Social Dimension of Water Resource Management in Sri Lanka – Part 5

by Delgollage Senevirathne, Assistant General Manager (Sociologist) at the National Water Supply & Drainage Board (NWSDB), Sri Lanka.

(8) The social consequences of failure to control excessive ground water extraction

There are many instances where excessive groundwater extraction affects the availability of groundwater for other users leading to social consequences. Over extraction of ground water from a plot of land has a negative impact on the use of groundwater from the adjacent land users in case of simultaneous extractions are affected. If one party continuously extracts groundwater it will impact the aquifer and will become unsustainable in recharge levels.

In Sri Lanka, there is no legal provision to control use/ extraction of groundwater in terms of quantity and quality parameters.  Hence there is a need to introduce controlling legislation to manage the groundwater resources which is impacting on social consequences.

 (9) The impact on community of climate change and natural variability (of floods and droughts) and required responses

Climate-related risks come not only from direct exposure to natural hazards such as floods or droughts, but also from the vulnerability of social and economic systems to the effects of these hazards. Responses to these risks should combine two approaches: short-term measures to react to hazards when they occur, and structural reforms that enhance the capacities of communities to adapt.

Climate change adaptation is an adjustment in natural or human systems, which occurs in response to actual or expected climatic changes or their effects. In human systems, adaptation can reduce harm or exploit opportunities. Disaster Risk Reduction (DRR) is the development and application of policies and practices that minimize risks to vulnerabilities and disasters.

DRR is an essential part of adaptation – It is the first line of defense against climate change impacts, such as increased flooding or regular droughts. DRR is now lending its expertise and humanitarian experience to climate change adaptation programmes. For example, DRR’s knowledge and expertise about building resilience to existing climate variability is a useful starting point for developing adaptation policies. In turn, the DRR community is paying more attention to longer term changes in the climate and the shifting hazard burden that this may cause.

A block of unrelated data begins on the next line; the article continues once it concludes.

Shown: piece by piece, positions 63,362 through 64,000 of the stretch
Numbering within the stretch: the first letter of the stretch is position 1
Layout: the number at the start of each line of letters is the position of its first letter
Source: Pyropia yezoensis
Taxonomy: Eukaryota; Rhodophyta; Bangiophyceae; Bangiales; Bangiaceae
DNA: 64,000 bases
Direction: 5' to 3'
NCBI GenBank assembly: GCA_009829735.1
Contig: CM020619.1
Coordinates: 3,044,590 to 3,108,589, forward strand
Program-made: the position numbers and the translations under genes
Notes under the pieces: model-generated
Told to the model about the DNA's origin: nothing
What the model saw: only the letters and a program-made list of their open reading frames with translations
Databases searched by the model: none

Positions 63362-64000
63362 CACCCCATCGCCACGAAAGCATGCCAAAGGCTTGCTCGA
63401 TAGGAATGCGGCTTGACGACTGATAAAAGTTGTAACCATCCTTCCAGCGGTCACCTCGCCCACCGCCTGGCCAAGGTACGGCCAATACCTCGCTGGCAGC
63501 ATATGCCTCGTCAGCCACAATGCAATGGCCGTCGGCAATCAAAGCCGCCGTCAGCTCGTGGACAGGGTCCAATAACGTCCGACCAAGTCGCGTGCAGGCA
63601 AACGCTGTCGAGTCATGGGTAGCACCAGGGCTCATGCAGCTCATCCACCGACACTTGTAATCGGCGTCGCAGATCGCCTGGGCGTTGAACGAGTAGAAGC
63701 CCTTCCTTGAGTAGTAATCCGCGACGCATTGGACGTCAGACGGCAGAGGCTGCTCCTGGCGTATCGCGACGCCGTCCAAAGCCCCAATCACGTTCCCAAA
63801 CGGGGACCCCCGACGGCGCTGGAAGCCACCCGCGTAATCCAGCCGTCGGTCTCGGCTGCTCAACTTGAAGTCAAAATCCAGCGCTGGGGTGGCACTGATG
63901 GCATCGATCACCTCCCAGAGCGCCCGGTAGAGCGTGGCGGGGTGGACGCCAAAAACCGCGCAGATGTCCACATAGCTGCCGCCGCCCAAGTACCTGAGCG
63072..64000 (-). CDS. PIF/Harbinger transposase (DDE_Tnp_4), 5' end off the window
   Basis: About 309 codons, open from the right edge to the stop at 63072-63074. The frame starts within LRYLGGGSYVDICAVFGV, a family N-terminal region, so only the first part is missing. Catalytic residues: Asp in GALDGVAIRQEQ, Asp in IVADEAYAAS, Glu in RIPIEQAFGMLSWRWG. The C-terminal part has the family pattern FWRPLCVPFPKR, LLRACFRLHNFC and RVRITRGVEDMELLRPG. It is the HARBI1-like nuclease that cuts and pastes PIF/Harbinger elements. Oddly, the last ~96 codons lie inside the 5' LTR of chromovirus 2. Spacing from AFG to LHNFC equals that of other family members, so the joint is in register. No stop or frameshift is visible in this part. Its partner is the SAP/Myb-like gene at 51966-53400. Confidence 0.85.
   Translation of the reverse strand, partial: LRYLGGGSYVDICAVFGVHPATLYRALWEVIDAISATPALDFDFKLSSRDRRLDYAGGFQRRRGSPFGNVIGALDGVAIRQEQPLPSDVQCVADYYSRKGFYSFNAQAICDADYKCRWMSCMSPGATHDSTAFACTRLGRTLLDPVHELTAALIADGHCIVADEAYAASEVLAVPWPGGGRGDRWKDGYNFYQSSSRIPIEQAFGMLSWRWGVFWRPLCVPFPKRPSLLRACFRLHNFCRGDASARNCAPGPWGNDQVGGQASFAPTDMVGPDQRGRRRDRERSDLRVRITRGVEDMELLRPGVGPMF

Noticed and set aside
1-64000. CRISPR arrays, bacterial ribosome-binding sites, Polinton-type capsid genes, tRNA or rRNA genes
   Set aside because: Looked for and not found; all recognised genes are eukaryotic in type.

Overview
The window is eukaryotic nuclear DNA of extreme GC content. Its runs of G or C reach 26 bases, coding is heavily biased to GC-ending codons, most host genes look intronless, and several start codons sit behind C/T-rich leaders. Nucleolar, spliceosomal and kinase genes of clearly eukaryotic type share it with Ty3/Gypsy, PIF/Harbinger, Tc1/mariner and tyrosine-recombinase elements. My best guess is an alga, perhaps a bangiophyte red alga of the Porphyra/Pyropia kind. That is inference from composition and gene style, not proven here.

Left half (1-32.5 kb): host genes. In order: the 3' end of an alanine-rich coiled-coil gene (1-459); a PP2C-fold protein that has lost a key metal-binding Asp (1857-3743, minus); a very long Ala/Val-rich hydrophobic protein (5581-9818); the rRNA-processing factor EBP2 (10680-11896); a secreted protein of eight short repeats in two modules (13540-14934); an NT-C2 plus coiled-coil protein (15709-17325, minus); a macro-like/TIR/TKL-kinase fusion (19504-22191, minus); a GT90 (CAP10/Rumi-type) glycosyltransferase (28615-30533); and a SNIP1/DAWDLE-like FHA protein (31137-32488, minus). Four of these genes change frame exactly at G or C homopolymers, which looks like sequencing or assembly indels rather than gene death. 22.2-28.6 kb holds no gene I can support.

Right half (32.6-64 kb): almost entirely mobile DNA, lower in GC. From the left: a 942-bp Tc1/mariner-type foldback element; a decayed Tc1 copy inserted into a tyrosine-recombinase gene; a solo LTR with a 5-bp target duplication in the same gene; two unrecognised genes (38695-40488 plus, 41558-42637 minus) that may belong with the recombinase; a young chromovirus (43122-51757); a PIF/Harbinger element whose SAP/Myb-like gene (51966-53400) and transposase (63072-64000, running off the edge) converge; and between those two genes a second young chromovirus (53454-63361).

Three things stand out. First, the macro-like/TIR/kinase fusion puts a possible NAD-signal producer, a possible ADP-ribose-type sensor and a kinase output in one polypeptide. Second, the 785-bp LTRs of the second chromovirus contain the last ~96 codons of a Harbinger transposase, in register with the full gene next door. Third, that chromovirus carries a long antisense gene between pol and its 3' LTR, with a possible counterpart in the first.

Urbanization worsens flooding. It restricts where floodwaters can go, as large parts of the ground are covered by roofs, roads and pavements, and it obstructs natural channels. Building drains ensures that water moves to rivers faster than it does under natural conditions. As more people crowd into cities, even moderate storms produce dramatic flows.

There is frequent localized flooding because the ground is compacted and drains are blocked by waste. Small streams rise quickly after heavy rain: culverts carrying water under roads are no longer adequate and have not been maintained. Rivers flowing through urban areas are affected by land use changes: dams trap sediment, causing rivers to erode their banks downstream while building on floodplains has reduced the areas into which floods can naturally overflow. In coastal cities wet season flooding can now last for months as tidal surges and rainfall combine to raise the levels of water in swamps.

Urban flooding has disproportional impacts on poor people. It increases waterborne diseases, damages food stocks, causes further deterioration of sanitation and reduces access to schools and health-care facilities. It is vital to invest in improved drainage, regulate developments upstream and give urban residents greater security of tenure so that they can invest in making their homes more flood resistant.

The changes in climate will lead to more extreme weather patterns, meaning that some places will receive more rainfall, and in other areas, less rainfall, or more intense rainfall but of a shorter duration which will result in droughts. Droughts for a long period can have other effects such as placing forests at high risk from fires. Droughts will also harden the soil, thus making it less able to absorb rain when it eventually comes.

Climate change will affect the health of communities subjected to impacts of climate change. The changes in the climate, and the effects of climate change such as the increases in temperature, flooding, and contaminated water, will increase the level of waterborne and vector-borne diseases, such as cholera, typhoid, malaria and dengue.

NWSDB is an RWSN Member Organisation. To find out more visit the RWSN main website.

D.Senevirathne Assistant General Manager (Sociology)   Policy and Planning Division   National Water Supply and Drainage Board
Assistant General Manager (Sociology)
Policy and Planning Division
National Water Supply and Drainage Board

Author: RWSN Secretariat

RWSN is a global network of rural water supply professionals. Visit to find out more

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